Intellectual property conflict: An exploration of sustainable conflict resolution models in higher academic institutions, the case of Makerere University.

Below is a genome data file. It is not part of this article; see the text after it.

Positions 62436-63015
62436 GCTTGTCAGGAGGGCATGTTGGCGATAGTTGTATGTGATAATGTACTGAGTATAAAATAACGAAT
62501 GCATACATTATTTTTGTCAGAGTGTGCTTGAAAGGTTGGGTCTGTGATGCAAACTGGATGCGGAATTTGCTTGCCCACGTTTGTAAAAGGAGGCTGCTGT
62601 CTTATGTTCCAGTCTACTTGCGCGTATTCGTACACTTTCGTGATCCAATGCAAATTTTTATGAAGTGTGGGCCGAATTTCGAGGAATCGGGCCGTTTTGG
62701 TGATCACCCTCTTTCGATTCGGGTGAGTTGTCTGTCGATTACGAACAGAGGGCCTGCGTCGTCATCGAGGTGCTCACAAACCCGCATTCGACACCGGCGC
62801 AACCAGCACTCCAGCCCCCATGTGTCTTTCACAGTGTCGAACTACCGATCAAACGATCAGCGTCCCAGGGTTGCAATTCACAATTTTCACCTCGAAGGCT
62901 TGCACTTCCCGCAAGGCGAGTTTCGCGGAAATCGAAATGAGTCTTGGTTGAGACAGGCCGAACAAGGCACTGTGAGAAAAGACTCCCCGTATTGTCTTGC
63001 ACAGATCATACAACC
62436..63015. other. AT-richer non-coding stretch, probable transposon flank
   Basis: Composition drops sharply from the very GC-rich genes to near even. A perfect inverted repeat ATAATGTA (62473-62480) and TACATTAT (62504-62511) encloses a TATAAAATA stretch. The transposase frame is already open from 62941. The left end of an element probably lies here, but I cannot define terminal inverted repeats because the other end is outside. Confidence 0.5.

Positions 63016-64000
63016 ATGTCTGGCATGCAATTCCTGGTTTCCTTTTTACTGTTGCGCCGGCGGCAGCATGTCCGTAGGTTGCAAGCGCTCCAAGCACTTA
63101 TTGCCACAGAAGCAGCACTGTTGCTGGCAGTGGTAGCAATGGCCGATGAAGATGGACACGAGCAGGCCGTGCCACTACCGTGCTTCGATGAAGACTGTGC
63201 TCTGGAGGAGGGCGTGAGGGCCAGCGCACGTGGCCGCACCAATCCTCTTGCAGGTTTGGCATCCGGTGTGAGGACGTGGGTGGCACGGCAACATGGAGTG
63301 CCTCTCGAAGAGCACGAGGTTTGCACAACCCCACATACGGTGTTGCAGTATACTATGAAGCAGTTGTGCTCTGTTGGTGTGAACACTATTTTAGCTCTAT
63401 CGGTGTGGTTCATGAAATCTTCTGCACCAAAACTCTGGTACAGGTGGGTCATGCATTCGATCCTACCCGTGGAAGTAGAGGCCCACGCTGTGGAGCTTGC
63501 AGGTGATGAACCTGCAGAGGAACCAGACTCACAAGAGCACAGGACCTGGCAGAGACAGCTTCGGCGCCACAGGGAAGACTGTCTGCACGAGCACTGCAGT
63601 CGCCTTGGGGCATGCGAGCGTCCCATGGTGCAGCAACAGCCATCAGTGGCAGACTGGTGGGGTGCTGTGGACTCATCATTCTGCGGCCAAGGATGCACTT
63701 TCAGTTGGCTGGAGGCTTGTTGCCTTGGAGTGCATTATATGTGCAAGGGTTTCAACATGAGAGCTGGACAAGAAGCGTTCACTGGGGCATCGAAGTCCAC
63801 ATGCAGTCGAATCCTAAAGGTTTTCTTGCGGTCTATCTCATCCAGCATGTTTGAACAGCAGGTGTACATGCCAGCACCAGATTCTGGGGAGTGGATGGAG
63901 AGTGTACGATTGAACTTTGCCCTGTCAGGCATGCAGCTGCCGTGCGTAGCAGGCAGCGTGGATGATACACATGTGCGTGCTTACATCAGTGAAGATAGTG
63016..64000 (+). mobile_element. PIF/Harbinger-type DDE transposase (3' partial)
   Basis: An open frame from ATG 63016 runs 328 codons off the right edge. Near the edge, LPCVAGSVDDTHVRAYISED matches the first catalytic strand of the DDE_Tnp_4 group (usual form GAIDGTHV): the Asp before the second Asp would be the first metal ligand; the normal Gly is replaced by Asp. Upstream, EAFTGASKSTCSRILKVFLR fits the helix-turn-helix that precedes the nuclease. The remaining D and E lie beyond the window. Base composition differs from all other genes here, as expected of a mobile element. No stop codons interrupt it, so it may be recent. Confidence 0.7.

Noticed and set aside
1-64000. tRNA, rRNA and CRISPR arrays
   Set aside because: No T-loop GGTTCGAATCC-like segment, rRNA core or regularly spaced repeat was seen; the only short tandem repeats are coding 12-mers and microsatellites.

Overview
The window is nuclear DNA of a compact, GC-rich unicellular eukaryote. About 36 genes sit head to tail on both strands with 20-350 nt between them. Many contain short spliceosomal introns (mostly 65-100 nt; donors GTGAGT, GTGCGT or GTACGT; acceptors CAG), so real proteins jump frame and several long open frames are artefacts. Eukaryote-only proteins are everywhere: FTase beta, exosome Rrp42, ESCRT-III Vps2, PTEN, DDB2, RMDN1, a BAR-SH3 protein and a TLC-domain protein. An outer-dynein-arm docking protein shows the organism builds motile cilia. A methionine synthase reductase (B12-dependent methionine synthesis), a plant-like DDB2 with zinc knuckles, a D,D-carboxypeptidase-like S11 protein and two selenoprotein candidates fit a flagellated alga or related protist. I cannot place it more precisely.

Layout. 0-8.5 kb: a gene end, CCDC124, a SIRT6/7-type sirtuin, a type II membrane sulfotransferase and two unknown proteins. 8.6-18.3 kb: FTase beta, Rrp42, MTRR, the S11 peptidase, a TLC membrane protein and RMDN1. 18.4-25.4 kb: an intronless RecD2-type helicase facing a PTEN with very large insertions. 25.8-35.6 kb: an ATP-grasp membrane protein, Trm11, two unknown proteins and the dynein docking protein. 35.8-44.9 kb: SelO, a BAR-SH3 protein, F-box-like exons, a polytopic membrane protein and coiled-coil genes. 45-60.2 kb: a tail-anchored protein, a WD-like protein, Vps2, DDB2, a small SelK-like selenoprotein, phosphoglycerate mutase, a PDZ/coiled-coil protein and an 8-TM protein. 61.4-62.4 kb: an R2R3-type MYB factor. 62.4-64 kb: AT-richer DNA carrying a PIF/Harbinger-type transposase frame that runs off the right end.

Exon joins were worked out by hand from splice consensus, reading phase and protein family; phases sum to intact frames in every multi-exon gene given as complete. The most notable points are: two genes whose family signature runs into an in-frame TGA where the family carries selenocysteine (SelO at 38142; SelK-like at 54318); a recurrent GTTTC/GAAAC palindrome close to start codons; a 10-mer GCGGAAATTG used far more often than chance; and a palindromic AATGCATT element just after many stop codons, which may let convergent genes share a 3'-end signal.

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The study reported in this dissertation, examined the extent, to which conflicts arising out of intellectual property are resolved within institutions of higher learning. This research study therefore, sought to investigate the current conflicts arising out of intellectual property at various schools and colleges of Makerere University and the available methods of solving such conflicts at school and college level. Specifically the study aimed at exploring various conflict resolution models of handling academic conflicts that arise from ownership of intellectual property within the setting of institutions of higher learning Using paper- based questionnaires; data was collected from Principal investigators, postdoc fellows and PhD students at Makerere University. In total 44 Principal Investigators, 8 Postdoctoral fellows and 35 PhD students took part in this study. The findings revealed that the non-existence of established avenues for solving academic conflicts in their respective colleges impacted on the perception of principal investigators, in much the same way as they did to the postdoctoral fellows and PhD students, limiting resolution of ownership of intellectual property merely to the traditional courts of law methods. In addition, while some respondents who participated in this study reported that there were established avenues for solving academic conflicts relating to ownership of intellectual property; such attempts were being constrained mainly due to lack of institutionalized systemic methods of resolving such conflicts. Consequently, a lot more support inform of establishing a well streamlined and systematic approach within all schools and colleges in the university is needed. However, the high frequency of suggestions by the different researchers to establish independent tribunals at college and school levels within the university with a mandate to handle conflicts relating to the ownership of intellectual property reignites the challenge to develop appropriate models of resolving such conflicts that might be affordable and more private. The findings reported in this dissertation are a timely response to the current dearth of research literature on particular methods of resolution of conflicts relating to the ownership of intellectual property in institutions of higher learning in the developing world especially in Uganda